(credit: WestGrid. Original post HERE)
WestGrid is pleased to announce the winners of the 2017 Visualize This! Challenge. First place was awarded to Jarno van der Kolk, a postdoctoral researcher from the University of Ottawa Physics Department; second place went to Nadya Moiseeeva, a PhD student in the Department of Earth, Ocean and Atmospheric Sciences at the University of British Columbia; and third place went to Thangam Natarajan, Dan MacDonald, Richard Windeyer, Peter Coppin, and David Steinman, a joint team from the Biomedical Simulation Laboratory of the University of Toronto and the Perceptual Artifacts Laboratory of OCAD University.
Now in its second year, Visualize This! is a Canada-wide competition that aims to celebrate the innovative ways visualization can help researchers explore datasets and answer important scientific questions.
“More than 80 people expressed interest in the competition this year and it was a difficult selection process as we had some very strong submissions this year,” said Alex Razoumov, WestGrid’s Training and Visualization Coordinator, and the Team Lead for Compute Canada’s national Visualization Team. “The aim of this competition was to challenge people’s creativity, encourage them to experiment with new visualization tools, and contribute to the growth of data visualization in Canada. We are very pleased with the success of this year’s challenge and the quality of entries received.”
The 2017 competition launched on October 1 and participants had two months to create a compelling visualization for the contributed dataset, a multi-scale aerodynamical model of several counter-rotating vertical-axis wind turbines.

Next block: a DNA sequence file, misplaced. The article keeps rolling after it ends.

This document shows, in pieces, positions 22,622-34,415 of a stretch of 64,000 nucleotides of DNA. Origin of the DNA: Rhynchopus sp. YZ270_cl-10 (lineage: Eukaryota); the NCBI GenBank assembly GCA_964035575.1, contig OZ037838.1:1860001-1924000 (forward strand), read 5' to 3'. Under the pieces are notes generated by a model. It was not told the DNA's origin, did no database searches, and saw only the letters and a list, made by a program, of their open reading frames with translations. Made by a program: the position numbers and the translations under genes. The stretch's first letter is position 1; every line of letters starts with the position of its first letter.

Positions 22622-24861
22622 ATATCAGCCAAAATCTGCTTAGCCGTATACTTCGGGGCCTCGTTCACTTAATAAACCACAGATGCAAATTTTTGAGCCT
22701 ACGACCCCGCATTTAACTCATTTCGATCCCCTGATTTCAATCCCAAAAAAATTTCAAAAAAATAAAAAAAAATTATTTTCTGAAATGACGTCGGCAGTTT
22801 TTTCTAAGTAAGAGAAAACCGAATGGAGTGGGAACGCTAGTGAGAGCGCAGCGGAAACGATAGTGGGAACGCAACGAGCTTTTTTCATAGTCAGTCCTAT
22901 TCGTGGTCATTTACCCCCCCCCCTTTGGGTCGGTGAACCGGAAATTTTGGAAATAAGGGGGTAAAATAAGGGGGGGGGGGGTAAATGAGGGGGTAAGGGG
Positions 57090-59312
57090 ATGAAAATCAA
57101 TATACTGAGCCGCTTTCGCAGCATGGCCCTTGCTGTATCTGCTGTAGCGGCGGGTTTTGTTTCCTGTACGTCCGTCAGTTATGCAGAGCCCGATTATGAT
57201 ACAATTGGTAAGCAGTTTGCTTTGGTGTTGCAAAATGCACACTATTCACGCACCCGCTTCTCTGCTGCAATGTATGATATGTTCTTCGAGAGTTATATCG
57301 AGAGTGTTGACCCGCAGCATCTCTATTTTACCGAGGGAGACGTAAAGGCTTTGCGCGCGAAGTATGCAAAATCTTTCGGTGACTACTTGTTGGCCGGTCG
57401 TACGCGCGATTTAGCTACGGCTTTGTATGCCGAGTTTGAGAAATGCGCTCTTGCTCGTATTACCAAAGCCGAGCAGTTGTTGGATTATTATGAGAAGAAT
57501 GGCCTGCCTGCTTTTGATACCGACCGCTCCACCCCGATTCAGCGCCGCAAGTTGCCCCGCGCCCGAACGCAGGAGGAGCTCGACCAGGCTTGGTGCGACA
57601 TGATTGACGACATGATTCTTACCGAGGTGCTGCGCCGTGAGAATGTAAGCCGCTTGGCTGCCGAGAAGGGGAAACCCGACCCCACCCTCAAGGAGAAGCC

The winning visualization is pictured below. Click here to view the second and third place entries.
The winning submissions will be added to the Compute Canada visualization gallery. All submissions were created using open-source visualization tools, which will enable other researchers to repurpose and build on the submitted work.
According to Razoumov, one of the reasons why van der Kolk’s submission stood out from the rest was its overall presentation, which included a well-researched and informative presentation and narration. van der Kolk, who works with Lora Ramunno’s Computational Nanophotonics Group at the University of Ottawa, said his goal was to present the data in a way that could be understood by anyone.
“That meant doing a literature search to see why counter-rotating vertical windmills could be better than the ones we have now and to show what they look like in real-life,” he said. “Hence, I used the house for scale and showed the windmill in action with the blades counter-rotating while explaining the motivation. After that I tried to present the interaction of the air with the blades using the available data.”
His work with the Computational Nanophotonics Group is mainly theoretical, and he often uses visualization techniques to delve deeper into his datasets.
“We run large-scale finite-difference time-domain simulations of nonlinear optical processes on WestGrid, SHARCNET, and Soscip’s BlueGene,” he said. “These simulations use up to 16,000 CPUs and hundreds of GB of memory, which produces a lot of data that needs to be presented in an understandable way. Visualization helps with showing the problem we are trying to understand with our simulations.”
The Visualize This! Challenge will return next year, with a new contributed dataset and a new challenge for researchers to tackle. Watch for details in Fall 2018.